Loose Talk of Nuclear War
Murray Polner is the author of No Victory Parades: The Return of the Vietnam Veteran, Branch Rickey: A Biography, and co-editor of We Who Dared Say No To War.
"So that you and your children will live." – Nuclear Freeze movement poster 1980s
In October 1962 a friend and I stood silently near the UN's Isaiah Wall anxiously awaiting news of the Russian ships loaded with nukes heading for Castro's Cuba.
Two decades later we were still at it, our Cold War administrations and foreign policy elites urging us to prepare for a possible Russian nuclear attack. The US Postal Service faithfully complied when it announced plans to issue emergency change-of-address cards to its patrons, which presumably could prove useful after our power grids were destroyed by nuclear bombs along with our homes, neighborhoods, hospitals, schools, water and food suppliers-- all turned to ashes.
The US National Security, Presidential Review memorandum #19, June 1977, estimated to a distracted majority of Americans that 140,000,000 people would die if the US and Russia chose to fight it out with nukes. My hunch is that somewhere today in the bowels of an obscure federal agency or think tank study estimates of deaths are more up to date and even greater in number, especially in East Asia and the Middle East. I imagine that such revised guesstimates now take into account the misery and unrelieved suffering that will follow nuclear war with men, women and children screaming to be killed to relieve their suffering, a snapshot of civilizations approaching their end.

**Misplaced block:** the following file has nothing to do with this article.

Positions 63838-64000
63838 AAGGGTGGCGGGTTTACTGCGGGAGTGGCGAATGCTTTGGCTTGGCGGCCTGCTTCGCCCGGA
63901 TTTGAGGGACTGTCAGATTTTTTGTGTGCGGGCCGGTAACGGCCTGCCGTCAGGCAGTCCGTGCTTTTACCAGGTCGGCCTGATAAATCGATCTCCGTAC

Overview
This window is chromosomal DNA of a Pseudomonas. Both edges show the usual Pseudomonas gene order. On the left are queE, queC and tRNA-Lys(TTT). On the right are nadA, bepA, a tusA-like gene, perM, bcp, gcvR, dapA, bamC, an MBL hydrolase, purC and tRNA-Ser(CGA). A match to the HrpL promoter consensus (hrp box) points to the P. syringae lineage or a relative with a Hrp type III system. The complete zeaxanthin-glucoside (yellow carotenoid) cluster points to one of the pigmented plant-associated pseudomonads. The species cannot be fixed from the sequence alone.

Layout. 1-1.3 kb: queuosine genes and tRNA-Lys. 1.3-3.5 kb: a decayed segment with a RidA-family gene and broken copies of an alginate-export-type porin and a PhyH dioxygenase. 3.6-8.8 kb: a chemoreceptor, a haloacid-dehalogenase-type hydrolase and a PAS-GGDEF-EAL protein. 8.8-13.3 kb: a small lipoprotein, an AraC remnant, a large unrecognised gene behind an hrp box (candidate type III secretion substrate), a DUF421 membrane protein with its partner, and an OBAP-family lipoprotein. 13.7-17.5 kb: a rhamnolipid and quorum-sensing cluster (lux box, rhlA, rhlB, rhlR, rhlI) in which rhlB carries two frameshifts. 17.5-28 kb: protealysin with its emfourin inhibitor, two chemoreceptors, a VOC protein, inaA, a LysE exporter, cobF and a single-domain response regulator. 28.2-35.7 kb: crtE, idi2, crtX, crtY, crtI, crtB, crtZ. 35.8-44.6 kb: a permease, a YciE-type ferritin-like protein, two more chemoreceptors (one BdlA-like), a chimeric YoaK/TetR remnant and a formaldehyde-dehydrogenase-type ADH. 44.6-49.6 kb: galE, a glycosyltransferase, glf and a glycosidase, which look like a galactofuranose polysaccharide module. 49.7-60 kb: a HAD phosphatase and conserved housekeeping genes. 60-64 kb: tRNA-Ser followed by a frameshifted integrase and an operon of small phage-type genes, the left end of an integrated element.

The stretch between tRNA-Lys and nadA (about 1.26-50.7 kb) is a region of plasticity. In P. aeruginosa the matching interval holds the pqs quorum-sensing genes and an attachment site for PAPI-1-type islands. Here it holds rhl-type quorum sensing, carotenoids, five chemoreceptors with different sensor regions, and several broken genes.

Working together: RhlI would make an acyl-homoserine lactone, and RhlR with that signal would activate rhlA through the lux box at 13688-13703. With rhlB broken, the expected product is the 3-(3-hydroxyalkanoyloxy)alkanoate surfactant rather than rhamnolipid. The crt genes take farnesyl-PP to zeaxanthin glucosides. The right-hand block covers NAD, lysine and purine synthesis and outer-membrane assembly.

We also told school kids to hide under their desks after the sirens went off and that apartment houses need to set aside their basements as bomb shelters We were reassured by a State Department consultant's article in 1980 in the journal Foreign Policy that a nuclear war could only kill about 20 million people, "a level compatible with survival and recovery."And in 1982, Thomas K. Jones, Deputy Under Secretary for Strategic Nuclear Forces, told Robert Scheer of the LA Times we could survive a nuclear attack if we dug a hole and covered it with enough dirt. Meanwhile, the Express in Great Britain recently published an article, "How to survive a nuclear attack? What to do when a nuclear missile strikes" – yet another hawkish delusion by our overseas friends.
But more sophisticated and sure-fire techniques are apparently still needed. The New Yorker ran a piece about how some of our ultra-rich are building what they hope will be nuke-resistant homes very very far from urban enemy targets. Their assumption seems to be that after LA, Seattle, Miami. Washington, Chicago and New York lay in ruins they will still be alive, their kids still catching school buses and their commuter trains on time – a living testimony to Trump's fictional Great America.
And so our never-ending wars continue – years after year, decade after decade. I've been absorbed by the Ken Burns-Lynn Novack epic TV documentary, "The Vietnam War," which details our criminal adventure against South East Asians and the American cannon fodder about whom I wrote in 1971 in No Victory Parades: The Return of the Vietnam Veteran: